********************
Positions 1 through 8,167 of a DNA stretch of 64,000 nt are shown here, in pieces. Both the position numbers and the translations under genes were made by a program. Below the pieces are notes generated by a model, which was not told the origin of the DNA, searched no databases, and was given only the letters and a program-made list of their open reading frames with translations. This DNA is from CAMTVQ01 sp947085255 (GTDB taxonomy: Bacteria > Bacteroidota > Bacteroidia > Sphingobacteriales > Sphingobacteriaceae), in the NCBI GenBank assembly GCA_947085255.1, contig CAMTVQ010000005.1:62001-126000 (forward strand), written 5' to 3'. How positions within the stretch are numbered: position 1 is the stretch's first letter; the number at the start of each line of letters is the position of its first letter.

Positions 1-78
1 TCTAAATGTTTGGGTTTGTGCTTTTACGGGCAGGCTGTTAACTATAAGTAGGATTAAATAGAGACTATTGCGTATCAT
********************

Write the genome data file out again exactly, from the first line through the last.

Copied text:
Positions 1 through 8,167 of a DNA stretch of 64,000 nt are shown here, in pieces. Both the position numbers and the translations under genes were made by a program. Below the pieces are notes generated by a model, which was not told the origin of the DNA, searched no databases, and was given only the letters and a program-made list of their open reading frames with translations. This DNA is from CAMTVQ01 sp947085255 (GTDB taxonomy: Bacteria > Bacteroidota > Bacteroidia > Sphingobacteriales > Sphingobacteriaceae), in the NCBI GenBank assembly GCA_947085255.1, contig CAMTVQ010000005.1:62001-126000 (forward strand), written 5' to 3'. How positions within the stretch are numbered: position 1 is the stretch's first letter; the number at the start of each line of letters is the position of its first letter.

Positions 1-78
1 TCTAAATGTTTGGGTTTGTGCTTTTACGGGCAGGCTGTTAACTATAAGTAGGATTAAATAGAGACTATTGCGTATCAT